Adults (shamefully middle aged women can be the worst offenders) are bullying, shaming and abusing other adults and we suffer in silence. No-one wants to listen, no-one takes it seriously and it feels like no-one cares.   


It’s exhausting and traumatizing.


I know, because I’ve been on the receiving end of it.

It almost drove me to end my life, it was so bad.

Adult victims of bullying, harassment and catfishing are expected by the police, platforms and politicians to be able to be mentally strong enough to cope with it.

‘Just turn it off’, they say. But that doesn’t stop the perpetrators continuing to try to hurt you. 


Some folks can shrug off these shenanigans, (lucky them!) but most of us are deeply affected by it.


And if you’ve been battered by life so much that you have little self esteem and confidence in the first place, it’s even worse.

Any trust in people we do have, crumbles away when we’re targeted by these toxic people.

When we find we aren’t strong enough to deal with it, it only adds to our feelings of powerlessness and shame.


And that’s when social media becomes dangerous to us.


Should you keep using social media, especially when you know you’re vulnerable?

When we’re depressed, we’re fragile. Things deeply affect our mindset.

Tales of war, hatred, misogyny, murder, abuse, appeals from animal rescue centers and charities, the state of the planet, poverty, inequality and the ridiculous frenzy every election year, send us into a downward spiral. 

It gets harder and harder to find the positive things to lift our spirits. 

Because of this, I stopped actively using Facebook and Twitter/X and honestly, I don’t miss them one bit. 

I’d encourage you to get off them, too. 


Do you need to use social media?


Many of us use social media to keep in touch with friends and family, but do we need to? 

Letters, email, texts and the phone stil exist and are actually more effective ways to connect with our loved ones.

I never share pics of my family on social media cos I don’t know who’s seeing, or even saving,  them. Photos of my children were circulated by bullies on social media and that to me is unacceptable.


I send pictures of my family via email to the ONLY people I want to see them.


The world does not need to know about my family. I’m always a bit non plussed by how many parents share details of their kids lives on social media as if it’s nothing. But that’s another story.  

It’s not just about online safety, though.

You might discover that your feelings of depression actually began when you started using social media!

I talk about how social media contributes to, and can even cause depression in this post:

Why I Don’t Have a Support Group on Facebook

How does social media make you feel?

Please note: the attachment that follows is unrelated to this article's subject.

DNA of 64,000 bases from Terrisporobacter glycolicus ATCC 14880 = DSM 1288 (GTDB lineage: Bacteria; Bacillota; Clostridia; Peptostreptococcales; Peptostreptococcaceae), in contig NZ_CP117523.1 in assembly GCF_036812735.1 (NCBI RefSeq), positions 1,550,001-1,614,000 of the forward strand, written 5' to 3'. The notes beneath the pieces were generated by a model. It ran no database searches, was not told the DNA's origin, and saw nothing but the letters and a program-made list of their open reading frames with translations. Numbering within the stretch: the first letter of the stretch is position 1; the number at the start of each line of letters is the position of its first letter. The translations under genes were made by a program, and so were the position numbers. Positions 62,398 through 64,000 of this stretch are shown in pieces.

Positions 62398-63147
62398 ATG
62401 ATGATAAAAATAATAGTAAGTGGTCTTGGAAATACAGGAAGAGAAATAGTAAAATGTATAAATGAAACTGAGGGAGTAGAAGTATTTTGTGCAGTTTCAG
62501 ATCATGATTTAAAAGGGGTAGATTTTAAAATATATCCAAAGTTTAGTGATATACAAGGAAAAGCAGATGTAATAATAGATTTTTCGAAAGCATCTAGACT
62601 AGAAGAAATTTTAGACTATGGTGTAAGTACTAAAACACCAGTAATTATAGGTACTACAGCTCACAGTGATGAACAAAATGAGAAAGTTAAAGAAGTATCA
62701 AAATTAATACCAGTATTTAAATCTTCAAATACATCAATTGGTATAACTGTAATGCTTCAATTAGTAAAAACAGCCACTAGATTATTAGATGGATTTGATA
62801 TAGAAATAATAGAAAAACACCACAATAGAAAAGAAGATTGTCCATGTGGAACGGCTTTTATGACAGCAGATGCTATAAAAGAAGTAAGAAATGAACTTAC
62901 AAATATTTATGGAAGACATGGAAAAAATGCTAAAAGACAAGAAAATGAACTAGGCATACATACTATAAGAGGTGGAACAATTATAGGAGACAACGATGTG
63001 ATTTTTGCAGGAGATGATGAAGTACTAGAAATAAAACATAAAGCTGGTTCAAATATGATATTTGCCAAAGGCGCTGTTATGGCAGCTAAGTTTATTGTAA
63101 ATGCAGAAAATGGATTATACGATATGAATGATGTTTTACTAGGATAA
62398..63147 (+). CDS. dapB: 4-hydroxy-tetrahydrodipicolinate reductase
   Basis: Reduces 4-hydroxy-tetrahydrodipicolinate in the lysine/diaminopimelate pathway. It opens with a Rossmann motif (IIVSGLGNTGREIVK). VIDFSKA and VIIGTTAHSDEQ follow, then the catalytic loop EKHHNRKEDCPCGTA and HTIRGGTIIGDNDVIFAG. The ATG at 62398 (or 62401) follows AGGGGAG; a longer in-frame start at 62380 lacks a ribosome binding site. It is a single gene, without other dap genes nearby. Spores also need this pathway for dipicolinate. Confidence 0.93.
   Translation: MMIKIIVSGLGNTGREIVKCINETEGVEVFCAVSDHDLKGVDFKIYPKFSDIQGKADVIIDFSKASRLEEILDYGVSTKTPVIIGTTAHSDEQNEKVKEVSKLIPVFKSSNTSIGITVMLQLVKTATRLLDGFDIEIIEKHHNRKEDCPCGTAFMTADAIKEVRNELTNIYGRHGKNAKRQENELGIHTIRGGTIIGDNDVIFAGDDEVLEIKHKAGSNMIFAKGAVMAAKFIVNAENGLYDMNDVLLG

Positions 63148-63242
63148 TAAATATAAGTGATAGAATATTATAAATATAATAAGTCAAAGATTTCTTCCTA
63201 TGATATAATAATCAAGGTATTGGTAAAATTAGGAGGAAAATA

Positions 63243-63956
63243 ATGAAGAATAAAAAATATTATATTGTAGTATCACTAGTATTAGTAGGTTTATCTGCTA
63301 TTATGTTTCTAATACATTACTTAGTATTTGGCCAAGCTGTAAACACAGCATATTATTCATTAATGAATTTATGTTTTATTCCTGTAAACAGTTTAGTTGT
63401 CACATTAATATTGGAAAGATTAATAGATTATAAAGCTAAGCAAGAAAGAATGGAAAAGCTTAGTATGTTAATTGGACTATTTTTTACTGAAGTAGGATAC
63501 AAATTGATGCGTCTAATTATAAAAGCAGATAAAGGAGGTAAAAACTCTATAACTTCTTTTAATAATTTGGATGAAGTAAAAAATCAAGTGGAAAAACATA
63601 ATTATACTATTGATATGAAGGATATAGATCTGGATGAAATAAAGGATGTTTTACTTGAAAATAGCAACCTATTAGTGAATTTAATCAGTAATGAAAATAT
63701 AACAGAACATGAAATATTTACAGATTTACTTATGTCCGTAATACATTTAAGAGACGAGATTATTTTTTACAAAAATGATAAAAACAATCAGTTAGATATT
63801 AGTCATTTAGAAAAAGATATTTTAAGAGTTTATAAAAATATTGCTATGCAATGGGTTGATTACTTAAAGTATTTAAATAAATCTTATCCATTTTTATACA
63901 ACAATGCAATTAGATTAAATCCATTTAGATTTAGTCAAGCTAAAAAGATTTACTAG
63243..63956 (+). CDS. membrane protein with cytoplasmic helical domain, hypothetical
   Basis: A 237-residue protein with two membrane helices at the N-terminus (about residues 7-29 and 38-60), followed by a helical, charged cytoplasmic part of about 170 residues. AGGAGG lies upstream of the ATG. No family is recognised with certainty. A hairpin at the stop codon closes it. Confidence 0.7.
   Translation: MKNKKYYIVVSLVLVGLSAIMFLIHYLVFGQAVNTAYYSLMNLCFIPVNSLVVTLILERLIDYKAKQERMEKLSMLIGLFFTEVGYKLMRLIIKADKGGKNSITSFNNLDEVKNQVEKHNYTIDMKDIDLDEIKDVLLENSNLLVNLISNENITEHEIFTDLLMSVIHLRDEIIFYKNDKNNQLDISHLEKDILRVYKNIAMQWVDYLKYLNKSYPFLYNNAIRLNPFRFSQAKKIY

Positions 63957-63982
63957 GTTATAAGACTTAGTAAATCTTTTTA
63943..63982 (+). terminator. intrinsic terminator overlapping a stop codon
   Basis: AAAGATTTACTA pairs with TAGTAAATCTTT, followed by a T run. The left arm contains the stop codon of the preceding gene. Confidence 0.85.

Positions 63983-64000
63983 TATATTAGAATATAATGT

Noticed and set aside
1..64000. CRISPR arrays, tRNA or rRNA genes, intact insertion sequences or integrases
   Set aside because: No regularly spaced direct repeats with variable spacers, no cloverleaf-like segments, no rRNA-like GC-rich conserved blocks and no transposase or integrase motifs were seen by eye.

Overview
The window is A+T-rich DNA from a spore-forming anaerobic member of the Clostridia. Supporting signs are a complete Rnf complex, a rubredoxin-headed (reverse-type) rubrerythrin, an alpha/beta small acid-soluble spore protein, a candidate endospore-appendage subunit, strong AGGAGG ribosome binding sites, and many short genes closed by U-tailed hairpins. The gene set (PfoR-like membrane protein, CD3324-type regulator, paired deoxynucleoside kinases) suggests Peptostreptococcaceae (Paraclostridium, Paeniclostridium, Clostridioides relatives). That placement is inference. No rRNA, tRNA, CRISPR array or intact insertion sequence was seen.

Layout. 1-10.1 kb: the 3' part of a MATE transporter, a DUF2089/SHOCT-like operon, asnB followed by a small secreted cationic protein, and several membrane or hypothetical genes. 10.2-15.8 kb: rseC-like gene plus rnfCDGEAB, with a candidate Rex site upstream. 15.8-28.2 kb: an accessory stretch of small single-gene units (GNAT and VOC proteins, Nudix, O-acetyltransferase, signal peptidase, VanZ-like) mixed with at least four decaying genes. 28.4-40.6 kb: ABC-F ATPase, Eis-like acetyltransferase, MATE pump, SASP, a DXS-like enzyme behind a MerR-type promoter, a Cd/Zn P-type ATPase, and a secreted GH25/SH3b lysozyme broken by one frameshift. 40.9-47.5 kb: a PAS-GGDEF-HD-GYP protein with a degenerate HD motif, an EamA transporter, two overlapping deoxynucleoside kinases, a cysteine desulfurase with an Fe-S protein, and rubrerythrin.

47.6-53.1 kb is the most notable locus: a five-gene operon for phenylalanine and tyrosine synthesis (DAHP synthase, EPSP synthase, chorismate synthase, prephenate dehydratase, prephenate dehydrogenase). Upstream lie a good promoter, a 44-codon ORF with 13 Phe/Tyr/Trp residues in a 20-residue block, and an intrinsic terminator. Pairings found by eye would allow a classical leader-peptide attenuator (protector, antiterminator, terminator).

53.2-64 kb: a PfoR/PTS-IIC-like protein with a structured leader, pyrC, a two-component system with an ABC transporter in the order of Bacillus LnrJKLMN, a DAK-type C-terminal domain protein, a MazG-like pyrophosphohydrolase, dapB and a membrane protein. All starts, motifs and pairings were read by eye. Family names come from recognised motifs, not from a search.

My challenge to you:

Grab a journal and log into your favourite social media account.

Start paying attention to how you feel from the second you log in.

How do you feel? What are you looking for? Likes? Shares? Your favourite people for a chat? Cat videos?

Are you seeing exactly what you want to see, or are you getting a load of information that normally you’d never read?

Notice how you feel? Inspired? Uplifted? Educated? If yes, great!

Or are you feeling grumpy, negative, sad, triggered?

My next question is:


Do your interactions on social media make you feel validated? Listened to? Seen?

Do you feel liked and loved by the people you interact with?

Or do you feel rejected or deflated cos no-one paid attention to your posts, or said horrible things?

I need you to be honest with yourself now.


Even if you feel seen and heard by people on social media, you have to be careful.


Attaching your self esteem and value to likes or shares on social media is dangerous.

Did you know that social media is designed to make you addicted? They aim to get you addicted to the dopamine hit you get when someone likes or shares your posts. 

Again I talk about this in the post: Why I don’t have a Facebook support group

Don’t fall for it! You need to feel good about yourself in other ways. 


How does social media make you feel?

What are the alternatives?

You might have guessed by now how I feel about seeking support for depression on social media by now!

And I’m not alone. People are leaving social media platforms in droves.

There are better places to get support than social media, including ‘in person’ support groups offering all sorts of therapeutic activities.


Groups all over the world offer ecotherapy, mindfulness, animal assisted therapy, creativity sessions and more.


I know it might feel scary. You’re depressed, probably socially anxious, so not feeling at all like going out and meeting strangers.

Social media can seem like the easy answer, allowing us to get help whist staying hidden away in our comfort zone.

If you’re not ready to mix and mingle, and for now you’d rather stick with online support, find something off of social media.

There are loads of alternatives. Just let Google search for some for you.


If online support is truly all you can manage, I have something for you.


I’ve created a space online called the Ditch the Black Dog Sacred Circle.

It’s a community coaching and therapy space where you can get practical advice, support, energy healing and uplifting rituals and ceremonies to help you improve your mental health and wellness.

It’s not on Facebook! I use a tool called ClarityFlow to offer a peaceful oasis of calm where bullying and catfishing aren’t tolerated.

I’m here to support you, to hold a sacred, safe space online for you to heal your heart, mind and soul.

Want to join?  Click the button to find out more about it and see if it’s for you.



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About the Author

Maria Gaian

Maria Gaian is a magickal mental wellness mentor specialising in depression recovery.